One rule I like to follow is to keep tabs of my work no matter the tools. With this, I’m able to quickly understand my train of thought at the time I made the decision and better comprehend what I have done.

I’ve learned to create diagrams when I was at college (and I hated it) but now I find them as the best way to describe my ideas and architecture.

Design tools:

In the end, as somenone who’s not proficient in design, the good’ n old paper and pen does wonders and is the quickest solution.


The cream of the pie! The thing we all like the most (at least I hope so)! 
As a full stacker, we need to dirty our hands and take responsibility for everything from the start to the end. As such we could separate this in:

Code Editor

I found Visual Studio Code as the perfect tool to program. It’s wonderful if you program in typescript but suit you as well if you are developing for .NET Core.(both work done by the Santadella’s Microsoft). I’ve found that with plugins made in house or by the open community that I can do almost everything but, if you still need more, there’s always the Visual Studio 2017 Community.

If you are building small demos or are experimenting and want to share your code, you may want to consider online editors.

Some tools I’ve found myself using:


I have to admit one thing. When I made my first API, I tested it by opening a new tab in the browser and checking if it presented the correct information.

When I started piling on multiple requests, authentication, etc, I realized I needed a better tool. This introduced me to Unit Testing (but I’ll leave this to a possible future article) .

The key Point is If you need an API you need to test it and if you don’t want to spend countless hours repeatedly testing the same requests, you need to upgrade.

Tools to Test API:

Continuous Integration

I’ve been introduced to this only in 2016 but this does wonders for a developer. You can automate the deployment and testing of your code, saving you from many headaches and sleepless nights.

List of CI Tools:

  • Jenkins (can be hosted on private servers but may have a steep learning curve for beginners)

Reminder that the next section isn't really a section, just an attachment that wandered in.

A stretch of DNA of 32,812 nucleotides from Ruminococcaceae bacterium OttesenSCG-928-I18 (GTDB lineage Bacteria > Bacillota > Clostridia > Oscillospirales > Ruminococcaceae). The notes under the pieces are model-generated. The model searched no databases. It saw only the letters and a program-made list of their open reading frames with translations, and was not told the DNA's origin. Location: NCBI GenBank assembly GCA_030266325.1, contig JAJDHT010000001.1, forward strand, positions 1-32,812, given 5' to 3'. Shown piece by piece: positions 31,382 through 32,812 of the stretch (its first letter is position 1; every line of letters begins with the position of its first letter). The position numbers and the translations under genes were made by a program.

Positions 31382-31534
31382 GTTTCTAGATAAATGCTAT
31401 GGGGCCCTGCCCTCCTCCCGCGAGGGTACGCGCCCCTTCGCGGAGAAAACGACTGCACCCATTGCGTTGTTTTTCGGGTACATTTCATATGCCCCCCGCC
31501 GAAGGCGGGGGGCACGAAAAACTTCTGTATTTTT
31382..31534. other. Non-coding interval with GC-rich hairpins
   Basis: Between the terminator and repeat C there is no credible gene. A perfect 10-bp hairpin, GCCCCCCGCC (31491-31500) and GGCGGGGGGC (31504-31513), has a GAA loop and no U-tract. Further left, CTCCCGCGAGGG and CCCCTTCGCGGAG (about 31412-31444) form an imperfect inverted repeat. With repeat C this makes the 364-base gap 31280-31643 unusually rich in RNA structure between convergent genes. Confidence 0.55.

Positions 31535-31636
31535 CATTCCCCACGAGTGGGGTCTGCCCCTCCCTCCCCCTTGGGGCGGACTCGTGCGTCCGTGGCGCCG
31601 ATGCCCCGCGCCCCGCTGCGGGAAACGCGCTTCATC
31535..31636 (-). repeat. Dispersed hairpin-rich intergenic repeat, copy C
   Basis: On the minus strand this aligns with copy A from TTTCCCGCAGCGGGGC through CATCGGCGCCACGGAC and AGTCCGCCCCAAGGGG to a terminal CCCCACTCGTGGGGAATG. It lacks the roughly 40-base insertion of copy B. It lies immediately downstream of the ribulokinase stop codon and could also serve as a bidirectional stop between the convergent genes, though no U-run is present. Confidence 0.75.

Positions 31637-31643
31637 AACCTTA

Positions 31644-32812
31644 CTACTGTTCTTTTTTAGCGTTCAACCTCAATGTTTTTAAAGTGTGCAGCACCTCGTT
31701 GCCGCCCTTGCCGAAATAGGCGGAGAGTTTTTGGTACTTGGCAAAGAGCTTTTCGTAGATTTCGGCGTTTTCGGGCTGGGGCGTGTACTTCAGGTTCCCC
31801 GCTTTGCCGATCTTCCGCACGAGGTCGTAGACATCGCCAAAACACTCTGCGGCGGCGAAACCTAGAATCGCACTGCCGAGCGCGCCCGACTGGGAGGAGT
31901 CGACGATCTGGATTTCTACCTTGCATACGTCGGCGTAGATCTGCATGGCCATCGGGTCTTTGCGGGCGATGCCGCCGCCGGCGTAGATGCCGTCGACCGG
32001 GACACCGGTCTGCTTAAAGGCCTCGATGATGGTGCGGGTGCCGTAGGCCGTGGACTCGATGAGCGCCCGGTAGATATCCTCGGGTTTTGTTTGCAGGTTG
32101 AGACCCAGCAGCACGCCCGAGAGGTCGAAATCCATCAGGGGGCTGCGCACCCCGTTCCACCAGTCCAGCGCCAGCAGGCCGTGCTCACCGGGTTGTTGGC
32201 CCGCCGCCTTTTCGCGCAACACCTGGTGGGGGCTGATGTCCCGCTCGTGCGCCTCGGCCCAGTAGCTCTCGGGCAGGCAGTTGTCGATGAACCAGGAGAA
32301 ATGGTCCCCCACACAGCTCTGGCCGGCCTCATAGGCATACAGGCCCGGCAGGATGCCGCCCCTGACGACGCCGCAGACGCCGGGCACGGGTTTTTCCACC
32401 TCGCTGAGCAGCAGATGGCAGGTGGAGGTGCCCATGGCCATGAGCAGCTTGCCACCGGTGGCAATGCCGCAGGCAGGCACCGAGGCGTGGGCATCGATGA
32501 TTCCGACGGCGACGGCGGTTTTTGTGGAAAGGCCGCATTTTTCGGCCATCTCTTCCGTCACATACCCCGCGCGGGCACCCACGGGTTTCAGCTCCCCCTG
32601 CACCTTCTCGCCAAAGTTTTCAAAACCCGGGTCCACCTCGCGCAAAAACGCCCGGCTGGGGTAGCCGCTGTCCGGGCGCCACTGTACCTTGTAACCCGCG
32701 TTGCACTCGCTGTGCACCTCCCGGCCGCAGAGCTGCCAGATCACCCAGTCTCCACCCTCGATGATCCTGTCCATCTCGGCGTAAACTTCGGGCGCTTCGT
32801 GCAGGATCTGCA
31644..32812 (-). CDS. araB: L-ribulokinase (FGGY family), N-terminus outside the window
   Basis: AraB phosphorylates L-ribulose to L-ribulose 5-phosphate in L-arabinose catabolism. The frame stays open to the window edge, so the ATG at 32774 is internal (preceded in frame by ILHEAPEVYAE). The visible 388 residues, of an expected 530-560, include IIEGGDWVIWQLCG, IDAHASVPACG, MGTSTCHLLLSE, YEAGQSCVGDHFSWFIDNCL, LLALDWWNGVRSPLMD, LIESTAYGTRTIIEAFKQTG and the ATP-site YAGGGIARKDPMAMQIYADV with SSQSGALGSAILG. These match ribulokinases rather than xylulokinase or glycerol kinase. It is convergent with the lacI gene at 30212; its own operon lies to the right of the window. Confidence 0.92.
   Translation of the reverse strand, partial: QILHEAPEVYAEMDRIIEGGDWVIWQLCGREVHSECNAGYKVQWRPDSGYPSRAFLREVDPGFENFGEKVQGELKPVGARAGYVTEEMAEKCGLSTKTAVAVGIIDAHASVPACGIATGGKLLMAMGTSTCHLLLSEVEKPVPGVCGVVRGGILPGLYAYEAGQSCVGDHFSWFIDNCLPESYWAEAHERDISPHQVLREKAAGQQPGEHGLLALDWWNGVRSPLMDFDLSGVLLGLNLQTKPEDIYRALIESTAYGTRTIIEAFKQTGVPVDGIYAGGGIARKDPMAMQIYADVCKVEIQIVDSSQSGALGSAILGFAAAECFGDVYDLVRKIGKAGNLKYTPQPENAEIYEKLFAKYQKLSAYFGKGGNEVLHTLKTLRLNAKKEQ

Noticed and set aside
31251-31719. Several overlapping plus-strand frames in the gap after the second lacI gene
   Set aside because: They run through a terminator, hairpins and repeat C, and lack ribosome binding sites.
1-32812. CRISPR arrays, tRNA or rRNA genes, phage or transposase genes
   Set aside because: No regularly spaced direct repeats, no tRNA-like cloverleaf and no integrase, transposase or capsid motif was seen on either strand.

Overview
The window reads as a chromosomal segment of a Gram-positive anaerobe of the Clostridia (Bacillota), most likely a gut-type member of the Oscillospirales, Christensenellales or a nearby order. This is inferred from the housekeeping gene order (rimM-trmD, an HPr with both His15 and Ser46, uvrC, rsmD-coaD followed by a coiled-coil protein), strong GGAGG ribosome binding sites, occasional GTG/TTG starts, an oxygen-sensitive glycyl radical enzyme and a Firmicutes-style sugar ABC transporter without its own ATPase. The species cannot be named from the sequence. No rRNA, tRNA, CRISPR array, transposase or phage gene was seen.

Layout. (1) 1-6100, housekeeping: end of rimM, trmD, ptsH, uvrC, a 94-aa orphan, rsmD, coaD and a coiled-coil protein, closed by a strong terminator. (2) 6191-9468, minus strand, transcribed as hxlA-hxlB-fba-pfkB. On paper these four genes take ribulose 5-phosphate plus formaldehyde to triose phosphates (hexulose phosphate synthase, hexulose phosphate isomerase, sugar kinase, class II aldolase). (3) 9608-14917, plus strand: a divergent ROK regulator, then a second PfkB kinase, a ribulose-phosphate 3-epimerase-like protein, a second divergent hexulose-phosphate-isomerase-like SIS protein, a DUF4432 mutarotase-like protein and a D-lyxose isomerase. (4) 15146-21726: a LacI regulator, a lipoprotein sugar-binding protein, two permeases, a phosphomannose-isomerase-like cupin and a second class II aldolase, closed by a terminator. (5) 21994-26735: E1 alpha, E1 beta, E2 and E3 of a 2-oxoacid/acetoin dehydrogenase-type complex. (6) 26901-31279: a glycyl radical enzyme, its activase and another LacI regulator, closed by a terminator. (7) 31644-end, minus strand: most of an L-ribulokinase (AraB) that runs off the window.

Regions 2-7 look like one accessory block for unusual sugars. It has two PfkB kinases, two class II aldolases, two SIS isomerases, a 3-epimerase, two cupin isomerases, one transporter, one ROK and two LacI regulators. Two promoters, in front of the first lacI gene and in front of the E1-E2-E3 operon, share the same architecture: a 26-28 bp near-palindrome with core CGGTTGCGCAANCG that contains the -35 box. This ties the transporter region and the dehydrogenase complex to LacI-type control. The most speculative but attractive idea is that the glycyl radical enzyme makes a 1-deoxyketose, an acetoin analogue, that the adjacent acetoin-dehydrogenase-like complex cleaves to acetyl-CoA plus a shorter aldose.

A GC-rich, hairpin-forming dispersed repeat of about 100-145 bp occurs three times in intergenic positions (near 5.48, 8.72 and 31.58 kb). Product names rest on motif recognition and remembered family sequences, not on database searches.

• Travis CI (Very simple and is directly linked to github)


It’s almost obligatory to have our code saved in a repository. There are two option, SVN and Git but Git is the king here. This helps to keep an hold on our changes and to manage contributions from other developers. We have other features like wiki and issues but the truth is Git makes our lives way easier.

The main options to use Git are:

  • GitHub (most used of all options)
  • Bitbucket (bought by Atlassian, let’s you create private repositories)
  • Gitlab (new kid on the block but has CI out of the box)


Screenshots: Lightshot

Spell checking: Grammarly


If you are reading this I’m hoping you have patiently read the whole article. If not, you can quickly check all the tools I’m using by going through the list on each section (I don’t blame you ;-) ).

I’m only starting to learn and to optimize the way I program. I still lack the discipline to code uninterruptedly for long periods of time and I’m only now starting to write side projects.

But I’m hoping to improve and learn.

In a year from now, I may have switched half of the programs from this article and may have added some more (containers, cloud and unit testing are in my sight).

But if I do it, it’s because I’m one step closer to Full Stack Enlightenment :-).

Disclaimer: I’m not receiving a penny for the multiple tools I’ve listed. I’m truly looking to share my work tools and getting some feedback in the comments.